Medical Malpractice As A Result Of “Never Events” Errors

Over eight years of analysis, John Hopkins’ patient safety experts, reported, in 2016, that medical errors are the third highest cause of death in the United States of over 250,00 deaths per year. Because of the high expectation of performance, “physician burnout” was said to be the cause of medical errors. Physician burnout occurs in more than 54% of physicians. The emotional symptoms of “burnout” are due to exhaustion, the dehumanizing viewing of patients as objects, and the accompanying cynicism.

A study of the relationship between the nurse’s burdensome amount of work and patient deaths found that an increase in one surgical patient led to a seven percent increase in the likelihood that a patient would die within the first thirty days of admission. The most damaging errors that a physician can engage in are errors referred to as “never events.” “Never events” are errors made by physicians that should “never, ever occur.” Research has shown that ” never events,” between September 1990 and September 2010, accounted for 9,744 paid malpractice claims. One half these claims were the result of surgery using the wrong procedure or the wrong part of the body and only 17 claims were the result of an operation on the wrong person.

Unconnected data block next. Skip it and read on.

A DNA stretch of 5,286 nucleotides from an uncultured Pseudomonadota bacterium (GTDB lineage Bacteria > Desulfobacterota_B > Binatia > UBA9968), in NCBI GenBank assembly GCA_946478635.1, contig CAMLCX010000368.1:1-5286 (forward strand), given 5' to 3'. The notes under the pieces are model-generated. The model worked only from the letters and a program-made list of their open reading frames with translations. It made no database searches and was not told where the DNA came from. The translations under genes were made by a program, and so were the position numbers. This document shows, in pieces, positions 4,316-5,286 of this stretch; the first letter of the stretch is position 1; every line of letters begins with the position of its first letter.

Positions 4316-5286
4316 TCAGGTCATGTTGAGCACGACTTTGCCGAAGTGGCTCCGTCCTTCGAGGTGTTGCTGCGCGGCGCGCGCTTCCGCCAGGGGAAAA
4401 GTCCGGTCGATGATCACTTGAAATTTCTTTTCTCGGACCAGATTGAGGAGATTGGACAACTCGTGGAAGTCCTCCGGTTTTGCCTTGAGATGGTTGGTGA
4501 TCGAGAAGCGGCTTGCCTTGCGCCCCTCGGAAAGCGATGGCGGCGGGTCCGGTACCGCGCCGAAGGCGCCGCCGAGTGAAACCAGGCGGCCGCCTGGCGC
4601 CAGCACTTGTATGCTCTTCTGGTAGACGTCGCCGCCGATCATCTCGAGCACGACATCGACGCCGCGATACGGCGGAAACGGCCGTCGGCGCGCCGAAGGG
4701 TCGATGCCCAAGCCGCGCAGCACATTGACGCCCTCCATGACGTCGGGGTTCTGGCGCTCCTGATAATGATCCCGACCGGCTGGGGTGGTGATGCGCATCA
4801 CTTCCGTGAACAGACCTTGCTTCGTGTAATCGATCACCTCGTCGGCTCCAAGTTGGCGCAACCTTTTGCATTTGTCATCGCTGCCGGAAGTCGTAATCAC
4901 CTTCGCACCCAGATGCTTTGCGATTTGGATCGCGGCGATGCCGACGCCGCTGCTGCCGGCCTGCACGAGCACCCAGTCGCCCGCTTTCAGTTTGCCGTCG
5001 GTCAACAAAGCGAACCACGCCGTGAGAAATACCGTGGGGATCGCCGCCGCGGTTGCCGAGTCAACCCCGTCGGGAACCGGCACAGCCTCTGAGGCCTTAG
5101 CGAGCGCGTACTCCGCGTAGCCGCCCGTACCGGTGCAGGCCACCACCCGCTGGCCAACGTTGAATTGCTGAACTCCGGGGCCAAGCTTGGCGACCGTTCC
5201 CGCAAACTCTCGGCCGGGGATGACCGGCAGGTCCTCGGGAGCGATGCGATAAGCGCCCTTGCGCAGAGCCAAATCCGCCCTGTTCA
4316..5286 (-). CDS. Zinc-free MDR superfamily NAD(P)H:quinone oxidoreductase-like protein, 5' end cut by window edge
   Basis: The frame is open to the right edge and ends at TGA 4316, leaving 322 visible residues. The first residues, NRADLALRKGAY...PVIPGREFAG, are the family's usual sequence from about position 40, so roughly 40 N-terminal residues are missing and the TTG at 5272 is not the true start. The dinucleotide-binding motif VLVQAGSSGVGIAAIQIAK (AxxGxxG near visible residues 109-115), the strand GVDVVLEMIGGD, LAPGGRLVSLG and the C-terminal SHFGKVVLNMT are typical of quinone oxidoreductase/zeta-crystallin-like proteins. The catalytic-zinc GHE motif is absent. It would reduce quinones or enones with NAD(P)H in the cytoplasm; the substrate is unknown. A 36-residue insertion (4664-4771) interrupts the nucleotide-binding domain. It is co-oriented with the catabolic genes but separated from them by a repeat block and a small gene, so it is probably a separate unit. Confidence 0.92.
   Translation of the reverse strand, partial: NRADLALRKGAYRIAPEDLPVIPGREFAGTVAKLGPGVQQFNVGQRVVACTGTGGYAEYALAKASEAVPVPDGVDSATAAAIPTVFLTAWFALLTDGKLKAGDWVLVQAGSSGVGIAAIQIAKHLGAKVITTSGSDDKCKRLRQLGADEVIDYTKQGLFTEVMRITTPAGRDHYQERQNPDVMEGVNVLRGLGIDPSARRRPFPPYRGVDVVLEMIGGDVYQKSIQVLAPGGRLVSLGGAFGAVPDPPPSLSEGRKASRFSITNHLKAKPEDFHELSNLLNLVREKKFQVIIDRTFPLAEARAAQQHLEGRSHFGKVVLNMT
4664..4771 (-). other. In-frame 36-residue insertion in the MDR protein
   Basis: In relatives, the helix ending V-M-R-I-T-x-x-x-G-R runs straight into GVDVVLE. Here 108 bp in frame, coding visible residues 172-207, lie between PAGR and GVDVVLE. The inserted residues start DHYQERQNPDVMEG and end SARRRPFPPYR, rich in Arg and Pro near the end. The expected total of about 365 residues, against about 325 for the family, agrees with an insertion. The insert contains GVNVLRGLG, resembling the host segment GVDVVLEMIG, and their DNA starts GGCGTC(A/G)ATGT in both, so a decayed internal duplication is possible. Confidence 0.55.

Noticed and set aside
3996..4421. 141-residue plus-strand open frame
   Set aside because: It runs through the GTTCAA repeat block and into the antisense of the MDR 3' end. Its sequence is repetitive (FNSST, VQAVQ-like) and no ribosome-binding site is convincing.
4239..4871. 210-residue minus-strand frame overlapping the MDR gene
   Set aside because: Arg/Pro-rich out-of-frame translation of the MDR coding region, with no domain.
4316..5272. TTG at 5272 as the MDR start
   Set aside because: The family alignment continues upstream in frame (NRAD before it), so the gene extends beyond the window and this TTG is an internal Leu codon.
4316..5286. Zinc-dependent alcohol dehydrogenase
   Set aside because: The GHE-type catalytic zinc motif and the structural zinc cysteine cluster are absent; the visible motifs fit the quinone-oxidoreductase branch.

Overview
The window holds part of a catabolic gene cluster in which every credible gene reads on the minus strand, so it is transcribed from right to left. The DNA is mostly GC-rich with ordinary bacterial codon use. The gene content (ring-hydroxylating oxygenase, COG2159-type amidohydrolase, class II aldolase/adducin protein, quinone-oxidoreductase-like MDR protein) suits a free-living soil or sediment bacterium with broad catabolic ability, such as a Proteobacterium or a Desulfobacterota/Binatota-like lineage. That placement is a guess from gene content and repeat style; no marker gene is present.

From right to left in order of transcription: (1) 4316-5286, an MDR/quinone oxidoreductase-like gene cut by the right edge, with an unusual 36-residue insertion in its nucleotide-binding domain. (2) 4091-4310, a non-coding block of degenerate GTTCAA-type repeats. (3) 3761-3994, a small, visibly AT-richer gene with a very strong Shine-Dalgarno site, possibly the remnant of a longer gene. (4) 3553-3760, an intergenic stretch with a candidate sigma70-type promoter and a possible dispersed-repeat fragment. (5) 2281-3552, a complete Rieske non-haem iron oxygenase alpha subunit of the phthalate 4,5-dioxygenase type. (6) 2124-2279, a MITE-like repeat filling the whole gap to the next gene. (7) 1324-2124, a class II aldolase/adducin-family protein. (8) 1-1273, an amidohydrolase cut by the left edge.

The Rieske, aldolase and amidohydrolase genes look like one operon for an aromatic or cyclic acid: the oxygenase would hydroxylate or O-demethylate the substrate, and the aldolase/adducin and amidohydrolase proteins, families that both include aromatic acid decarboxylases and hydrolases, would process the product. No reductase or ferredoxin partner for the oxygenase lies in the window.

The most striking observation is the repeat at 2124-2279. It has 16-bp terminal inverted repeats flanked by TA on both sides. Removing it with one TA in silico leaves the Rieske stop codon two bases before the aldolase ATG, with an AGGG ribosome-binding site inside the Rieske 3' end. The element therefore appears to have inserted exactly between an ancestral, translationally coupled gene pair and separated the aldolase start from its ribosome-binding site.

Some of the more noted “never events” have been published in the media. In early April 2019, an Iowa jury awarded to Rickie Huitt $12.25 million because his prostate gland was removed, which was misdiagnosed as having cancer. His pathologist was treating two patients in 2017 and mixed up their slides containing tissue samples. The hospital’s anatomical laboratory mixed Mr. Huitt samples with another person who was diagnosed as having prostate cancer.

The mistake led to an incorrect diagnosis which directly resulted in his prostate gland being removed. The operation also damaged nearby nerves. Mr. Huitt became impotent and incontinent. He felt that he lost his manhood and active sexual relations with his wife due to the side effects of the surgery, which included stress and humiliation.

How could a highly intelligent surgeon and pathologist commit this grievous error? The surgeon/pathologist admitted to her errors of unnecessary surgery and cancer misdiagnosis, which can best be described as a “never event” and possibly the tragic result of “physician burnout.”